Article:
- US confidence and retail sales figures disappoint
- Investors eye Federal Reserve meeting next week
- US and Russia tackle Syria plan
FTSE 100: -0.08%
CAC 40: 0.24%
FTSE MIB: 0.19%
IBEX 35: 0.22%
Stoxx 600: 0.15%
European stocks ended the week mixed after US economic reports showed consumer confidence fell unexpectedly and retail sales rose less than forecast.
The Thomson Reuters/University of Michigan's preliminary reading of its consumer sentiment index fell to 76.8 in September from 82.1 in August, its lowest reading since April. Economist had pencilled in a reading of 82.
The report said the decline reflected growing fears that higher interest rates would hamper economic growth.
Separately, the Commerce Department revealed that the rate of growth in US retail sales slowed in August to a 0.2% increase from a 0.4% rise in July.
The increase was less than the 0.4% growth the market was looking for and marked the smallest rise in four months.
The disappointing data came as economists weighed whether the Federal Reserve would announce a tapering of stimulus at its two-day meeting starting September 17th.
Some economists forecast bond-buying will be reduced by $10bn to $75bn.
Meanwhile, the US and Russia continued their talks in Geneva over a plan to have Syria hand over its chemical weapons to international control in exchange for avoiding US military action.
US Secretary of State John Kerry described his talks with Russian counterpart Sergei Lavrov as "constructive" into the second day of their discussions.
Syria has agreed to Russia's proposal to give up its chemical weapons but some US lawmakers remain sceptical.
US President Barack Obama has insisted that if diplomacy failed he would support a move towards military strikes against Syria's government for allegedly using chemical weapons against civilians on August 21st.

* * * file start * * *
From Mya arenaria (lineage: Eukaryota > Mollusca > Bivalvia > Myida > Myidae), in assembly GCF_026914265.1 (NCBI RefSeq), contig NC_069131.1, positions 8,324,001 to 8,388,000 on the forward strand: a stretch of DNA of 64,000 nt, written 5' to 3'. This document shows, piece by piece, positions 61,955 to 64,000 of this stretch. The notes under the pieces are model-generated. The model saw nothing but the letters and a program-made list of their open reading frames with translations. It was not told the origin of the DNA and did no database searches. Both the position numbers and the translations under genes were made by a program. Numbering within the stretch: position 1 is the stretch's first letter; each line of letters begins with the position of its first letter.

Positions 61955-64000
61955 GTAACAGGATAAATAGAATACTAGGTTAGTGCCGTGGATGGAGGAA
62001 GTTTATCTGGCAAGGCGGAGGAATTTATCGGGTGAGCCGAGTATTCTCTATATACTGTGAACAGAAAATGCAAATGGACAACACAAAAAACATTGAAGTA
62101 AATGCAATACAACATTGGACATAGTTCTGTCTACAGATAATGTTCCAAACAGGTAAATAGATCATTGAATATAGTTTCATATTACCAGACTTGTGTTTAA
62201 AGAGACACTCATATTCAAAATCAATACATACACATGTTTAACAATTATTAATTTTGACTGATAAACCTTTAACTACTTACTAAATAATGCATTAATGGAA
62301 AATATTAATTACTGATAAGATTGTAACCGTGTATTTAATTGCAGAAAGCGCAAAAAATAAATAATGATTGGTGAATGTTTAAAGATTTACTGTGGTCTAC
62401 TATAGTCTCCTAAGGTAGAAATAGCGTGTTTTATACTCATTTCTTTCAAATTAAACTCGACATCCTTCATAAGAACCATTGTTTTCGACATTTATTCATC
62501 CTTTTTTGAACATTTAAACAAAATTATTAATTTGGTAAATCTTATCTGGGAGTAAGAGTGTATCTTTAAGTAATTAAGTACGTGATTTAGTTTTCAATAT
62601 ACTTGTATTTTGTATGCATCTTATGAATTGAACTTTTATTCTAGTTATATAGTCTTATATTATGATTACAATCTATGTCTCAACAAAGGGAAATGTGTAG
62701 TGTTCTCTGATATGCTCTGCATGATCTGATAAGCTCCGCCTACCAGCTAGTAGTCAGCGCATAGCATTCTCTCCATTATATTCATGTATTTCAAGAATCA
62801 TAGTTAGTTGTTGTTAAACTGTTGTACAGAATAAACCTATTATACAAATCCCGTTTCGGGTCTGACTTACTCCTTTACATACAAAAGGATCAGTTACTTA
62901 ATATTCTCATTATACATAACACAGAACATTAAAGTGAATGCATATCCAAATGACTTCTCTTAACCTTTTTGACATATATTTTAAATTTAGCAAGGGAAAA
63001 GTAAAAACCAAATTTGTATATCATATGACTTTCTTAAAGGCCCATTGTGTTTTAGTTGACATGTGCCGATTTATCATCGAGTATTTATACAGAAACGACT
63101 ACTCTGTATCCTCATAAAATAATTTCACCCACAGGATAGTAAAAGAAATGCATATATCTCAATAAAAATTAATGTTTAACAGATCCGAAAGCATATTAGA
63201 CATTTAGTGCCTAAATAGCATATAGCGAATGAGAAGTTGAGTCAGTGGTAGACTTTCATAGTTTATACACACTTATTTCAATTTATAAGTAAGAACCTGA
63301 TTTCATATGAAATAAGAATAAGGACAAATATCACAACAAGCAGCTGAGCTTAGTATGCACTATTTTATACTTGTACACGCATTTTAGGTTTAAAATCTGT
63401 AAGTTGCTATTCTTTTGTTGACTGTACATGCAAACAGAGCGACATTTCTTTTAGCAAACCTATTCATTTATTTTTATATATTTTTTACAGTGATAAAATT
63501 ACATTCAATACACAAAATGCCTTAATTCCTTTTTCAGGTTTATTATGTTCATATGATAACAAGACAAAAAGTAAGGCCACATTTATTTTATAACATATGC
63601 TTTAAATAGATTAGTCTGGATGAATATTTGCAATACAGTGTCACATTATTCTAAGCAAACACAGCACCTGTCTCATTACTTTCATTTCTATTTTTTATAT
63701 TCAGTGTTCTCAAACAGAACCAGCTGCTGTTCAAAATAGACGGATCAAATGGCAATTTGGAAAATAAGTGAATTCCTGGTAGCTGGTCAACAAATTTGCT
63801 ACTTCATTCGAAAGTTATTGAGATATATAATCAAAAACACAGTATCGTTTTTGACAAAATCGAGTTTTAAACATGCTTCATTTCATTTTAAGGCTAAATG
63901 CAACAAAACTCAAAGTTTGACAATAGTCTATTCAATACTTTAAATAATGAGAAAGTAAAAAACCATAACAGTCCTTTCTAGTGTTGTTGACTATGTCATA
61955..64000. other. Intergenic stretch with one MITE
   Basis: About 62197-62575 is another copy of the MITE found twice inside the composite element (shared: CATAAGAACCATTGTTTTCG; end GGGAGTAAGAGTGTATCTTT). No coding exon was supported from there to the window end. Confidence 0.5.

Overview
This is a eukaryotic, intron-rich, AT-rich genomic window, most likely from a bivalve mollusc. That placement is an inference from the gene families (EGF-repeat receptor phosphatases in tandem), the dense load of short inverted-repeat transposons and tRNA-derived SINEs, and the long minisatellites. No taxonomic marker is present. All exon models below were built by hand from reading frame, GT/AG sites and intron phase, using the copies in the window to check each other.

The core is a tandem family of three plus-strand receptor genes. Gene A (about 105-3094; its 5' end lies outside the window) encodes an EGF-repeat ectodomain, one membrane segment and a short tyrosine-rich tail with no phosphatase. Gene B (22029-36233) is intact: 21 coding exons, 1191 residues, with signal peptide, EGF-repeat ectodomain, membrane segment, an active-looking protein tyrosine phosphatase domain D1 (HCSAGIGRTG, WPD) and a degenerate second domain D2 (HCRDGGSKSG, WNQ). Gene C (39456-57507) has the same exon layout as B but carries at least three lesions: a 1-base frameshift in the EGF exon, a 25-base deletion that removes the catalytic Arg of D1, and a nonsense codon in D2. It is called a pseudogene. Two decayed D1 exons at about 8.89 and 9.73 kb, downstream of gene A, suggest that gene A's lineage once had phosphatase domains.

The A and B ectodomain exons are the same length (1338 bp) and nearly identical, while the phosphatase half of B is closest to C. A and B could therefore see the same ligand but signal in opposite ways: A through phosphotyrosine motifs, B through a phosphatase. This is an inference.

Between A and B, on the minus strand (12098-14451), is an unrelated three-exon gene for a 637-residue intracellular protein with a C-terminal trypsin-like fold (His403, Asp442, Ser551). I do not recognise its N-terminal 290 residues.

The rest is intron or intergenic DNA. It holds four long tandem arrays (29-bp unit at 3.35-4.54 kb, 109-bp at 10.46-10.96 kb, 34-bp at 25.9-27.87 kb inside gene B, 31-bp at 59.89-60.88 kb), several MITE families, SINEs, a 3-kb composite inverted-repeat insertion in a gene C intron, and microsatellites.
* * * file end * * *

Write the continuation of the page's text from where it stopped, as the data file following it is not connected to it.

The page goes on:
"With the Federal Reserve meeting next week to discuss potential reductions to monthly bond purchases, and with developments in Syria moving along at a snail's pace, it is understandable that investors are tempted to hold fire for the next week or so," said Max Cohen, a trader at Spreadex.
BOE urged to control house prices
The Bank of England (BoE) should cap annual house price inflation at 5% to take the "froth" out of future housing market booms and to prevent an unsustainable rise in debt, The Royal Institute of Chartered Surveyors (Rics) has declared.
It argued that such a limit would help put a lid on price expectations and therefore discourage households from taking on excessive debt out of fear of missing the next price boom.
Meanwhile, BoE Chief Economist Spencer Dale warned of responding too soon to signs of improvement in the UK economy.
"There is a risk that households, businesses and financial-market participants overreact to signs of a recovery," Dale wrote in a co-authored article with the central bank's James Talbot published on the VoxEU.org website on Friday.
"Forward guidance provides a robust framework within which the Monetary Policy Committee can explore the scope for economic expansion without putting either price stability or financial stability at risk."
Mining stocks drag on falling commodities
A gauge of mining companies dropped, including BHP Billiton and Anglo American, as the price of commodities fell.
Wetherspoon slumped after reporting a flat dividend as it released its annual results.
Fresenius and Rhoen-Klinikum gained as the boards of the German companies endorsed the deal for Fresenius's Helios unit to buy 43 hospitals from Rhoen-Klinikum.
Carlsberg rallied after the brewer said it expects to sustain the 5% organic sales growth in the China from the first half.
TDC plunged as a group of private-equity firms sold a 4.17bn-krone interest in the company.
Kabel Deutschland increased after Vodafone said at least 75% of the German company's shares
supported its €7.7bn bid before Thursday's deadline expired.
Other asset classes decline
Brent crude futures fell $0.491 to $112.080 per barrel on the ICE.
The euro dropped 0.24% to 1.3267 US dollars.